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  • Asian American Poetry in the First Decade of the 2000s
  • Timothy Yu (bio)

At the start of the twenty-first century, Asian American poetry finds itself in a curious position. From one perspective, it is a mature and well-established literature that has produced several generations' worth of major writers since the 1970s, from Lawson Fusao Inada to Li-Young Lee, from Janice Mirikitani to Myung Mi Kim. Over the past two decades, Asian American poets have been widely anthologized, published by small and mainstream presses alike, and recognized with major awards. Younger Asian American writers continue to thrive, form new communities, and push the boundaries set by their predecessors. But from another perspective, Asian American poetry continues to be marginal. Even among readers and critics of Asian American literature, poetry still receives far less attention than novels or prose memoirs. The first book-length studies of the field are only now beginning to be published. Journals, presses, and institutions devoted to Asian American poetry—with a few notable exceptions—have been ephemeral. Even as the ranks of Asian American poets become more numerous and more diverse, there seems to be increasingly less agreement about what the category of "Asian American poetry" might mean (any poetry by an Asian American? poetry with recognizably Asian American content?), with some readers suggesting that the label may be growing less coherent and relevant as time goes on. My goal in this essay will be to confront these questions about the place of Asian American poetry by surveying its development in the first decade of the [End Page 818] twenty-first century. While an exhaustive account of Asian American poetic production in the past ten years is not possible here (the sheer quantity of material is itself a sign of Asian American poetry's vitality), I do hope to identify some major authors and trends that situate twenty-first-century Asian American poetry with regard to its history and its literary and social context, and that may provide some guide to where it may go in the future.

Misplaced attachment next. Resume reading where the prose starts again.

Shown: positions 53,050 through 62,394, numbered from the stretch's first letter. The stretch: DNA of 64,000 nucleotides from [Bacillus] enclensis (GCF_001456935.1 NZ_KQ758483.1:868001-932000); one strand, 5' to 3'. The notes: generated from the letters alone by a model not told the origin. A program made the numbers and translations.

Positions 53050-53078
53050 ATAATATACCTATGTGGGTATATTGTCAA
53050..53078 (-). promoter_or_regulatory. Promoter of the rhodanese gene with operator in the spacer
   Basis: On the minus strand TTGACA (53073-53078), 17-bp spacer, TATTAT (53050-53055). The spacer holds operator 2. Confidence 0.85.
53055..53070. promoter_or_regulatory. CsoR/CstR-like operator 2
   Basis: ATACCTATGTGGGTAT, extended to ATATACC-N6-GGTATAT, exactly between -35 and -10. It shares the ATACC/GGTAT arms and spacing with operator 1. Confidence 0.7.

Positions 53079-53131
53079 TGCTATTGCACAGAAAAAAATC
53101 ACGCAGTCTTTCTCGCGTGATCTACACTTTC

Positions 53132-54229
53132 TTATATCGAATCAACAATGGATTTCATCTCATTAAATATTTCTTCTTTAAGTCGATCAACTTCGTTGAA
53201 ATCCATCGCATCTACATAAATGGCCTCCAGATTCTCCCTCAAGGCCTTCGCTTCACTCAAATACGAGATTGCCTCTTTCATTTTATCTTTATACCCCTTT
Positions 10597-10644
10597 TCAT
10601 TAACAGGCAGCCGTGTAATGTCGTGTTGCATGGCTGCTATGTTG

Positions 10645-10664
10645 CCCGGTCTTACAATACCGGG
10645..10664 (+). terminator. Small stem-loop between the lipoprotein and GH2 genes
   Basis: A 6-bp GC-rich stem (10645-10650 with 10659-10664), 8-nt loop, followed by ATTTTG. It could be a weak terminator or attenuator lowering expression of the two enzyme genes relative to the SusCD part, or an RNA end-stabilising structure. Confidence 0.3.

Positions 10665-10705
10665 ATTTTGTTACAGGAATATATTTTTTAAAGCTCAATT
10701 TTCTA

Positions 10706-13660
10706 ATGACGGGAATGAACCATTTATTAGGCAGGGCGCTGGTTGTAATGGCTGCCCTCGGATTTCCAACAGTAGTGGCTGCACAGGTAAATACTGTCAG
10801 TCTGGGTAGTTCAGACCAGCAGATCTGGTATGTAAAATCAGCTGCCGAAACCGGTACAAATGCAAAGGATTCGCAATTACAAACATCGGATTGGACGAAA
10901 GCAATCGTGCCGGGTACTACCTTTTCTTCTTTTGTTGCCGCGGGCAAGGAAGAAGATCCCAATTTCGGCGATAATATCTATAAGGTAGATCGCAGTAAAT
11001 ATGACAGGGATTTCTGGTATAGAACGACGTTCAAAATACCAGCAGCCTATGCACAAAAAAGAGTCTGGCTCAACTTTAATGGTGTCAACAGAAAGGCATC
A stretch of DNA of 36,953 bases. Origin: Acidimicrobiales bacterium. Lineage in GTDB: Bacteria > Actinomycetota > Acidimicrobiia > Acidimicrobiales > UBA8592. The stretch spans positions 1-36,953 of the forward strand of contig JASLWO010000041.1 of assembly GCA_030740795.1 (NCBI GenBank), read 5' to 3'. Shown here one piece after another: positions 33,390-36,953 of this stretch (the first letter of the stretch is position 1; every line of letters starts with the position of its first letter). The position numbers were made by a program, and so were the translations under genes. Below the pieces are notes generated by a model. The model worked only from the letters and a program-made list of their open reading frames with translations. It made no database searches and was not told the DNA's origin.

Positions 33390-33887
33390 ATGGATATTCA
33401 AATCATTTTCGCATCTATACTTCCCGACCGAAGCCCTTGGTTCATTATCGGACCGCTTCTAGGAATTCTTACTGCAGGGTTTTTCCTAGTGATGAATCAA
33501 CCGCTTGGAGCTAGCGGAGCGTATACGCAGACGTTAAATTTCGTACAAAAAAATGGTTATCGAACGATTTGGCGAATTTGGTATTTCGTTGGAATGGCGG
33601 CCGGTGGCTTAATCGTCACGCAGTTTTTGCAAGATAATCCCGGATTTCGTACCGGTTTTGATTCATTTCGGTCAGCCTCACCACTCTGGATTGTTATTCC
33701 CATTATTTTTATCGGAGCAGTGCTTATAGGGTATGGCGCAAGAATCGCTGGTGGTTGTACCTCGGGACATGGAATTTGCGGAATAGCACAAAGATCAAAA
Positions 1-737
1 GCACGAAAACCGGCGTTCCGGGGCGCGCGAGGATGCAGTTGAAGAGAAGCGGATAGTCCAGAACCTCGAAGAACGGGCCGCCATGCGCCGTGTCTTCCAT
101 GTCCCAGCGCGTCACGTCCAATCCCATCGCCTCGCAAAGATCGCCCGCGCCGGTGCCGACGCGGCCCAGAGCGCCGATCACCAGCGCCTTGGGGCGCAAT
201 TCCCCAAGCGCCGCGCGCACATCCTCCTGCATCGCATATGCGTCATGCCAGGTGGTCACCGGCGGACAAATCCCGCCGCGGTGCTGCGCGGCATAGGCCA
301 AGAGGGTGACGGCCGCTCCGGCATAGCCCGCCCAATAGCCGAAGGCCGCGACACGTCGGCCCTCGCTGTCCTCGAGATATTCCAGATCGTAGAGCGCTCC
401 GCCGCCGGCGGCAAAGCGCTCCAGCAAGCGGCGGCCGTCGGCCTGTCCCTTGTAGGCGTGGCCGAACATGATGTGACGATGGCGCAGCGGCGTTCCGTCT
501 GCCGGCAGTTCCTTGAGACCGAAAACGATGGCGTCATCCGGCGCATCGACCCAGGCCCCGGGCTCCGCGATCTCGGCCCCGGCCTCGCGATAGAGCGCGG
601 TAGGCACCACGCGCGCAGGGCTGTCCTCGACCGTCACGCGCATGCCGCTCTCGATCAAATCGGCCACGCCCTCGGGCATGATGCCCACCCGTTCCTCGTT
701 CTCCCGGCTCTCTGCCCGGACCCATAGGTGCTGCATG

I begin by examining the ongoing careers of four major poets who established their reputations in the 1980s and 1990s: Li-Young Lee, John Yau, Mei-mei Berssenbrugge, and Myung Mi Kim. All have continued to publish actively and even reach new heights of prominence in the first decade of the 2000s, and each represents a particular tendency or strain within Asian American poetry at the turn of the century. It is Kim's work, however, that may have been the most influential in setting the direction of Asian American poetry of the past decade. That direction, I suggest, combines the engagement with history and politics that has traditionally characterized Asian American poetry with a burrowing into language, exploring both its limits and its creative potential in poetic styles influenced by experimental modes within American poetry. The result is a poetry that is not always explicitly marked by Asian American sites or subjects, but that clearly emerges from the context of race and ethnicity within which the Asian American author is situated. I move to a discussion of three distinctive Asian American poets who have emerged in the last decade: Linh Dinh, Barbara Jane Reyes, and Cathy Park Hong. These writers' multilingual and multicultural sensibilities problematize the position of the Asian American writer but also create reading positions that can be seen as analogies of Asian American subjectivity. This work is part of several larger trends within Asian American poetry—trends that echo and vary larger trends within contemporary American poetry: language-centered experimentation; formalism and postconfessional lyric; and the sampling and remixing of popular culture. These aesthetic trends unfold against a backdrop of rapid demographic change in the Asian American population, with a particular emergence of South and Southeast Asian American poets; [End Page 819] the growth of new genres of Asian American poetry; and a changing institutional context for Asian American writers. Finally, I will examine the long-delayed emergence of a significant critical discourse around Asian American poetry in the past decade, with the publication of the first book-length studies of Asian American poetry and increased academic attention to the topic.



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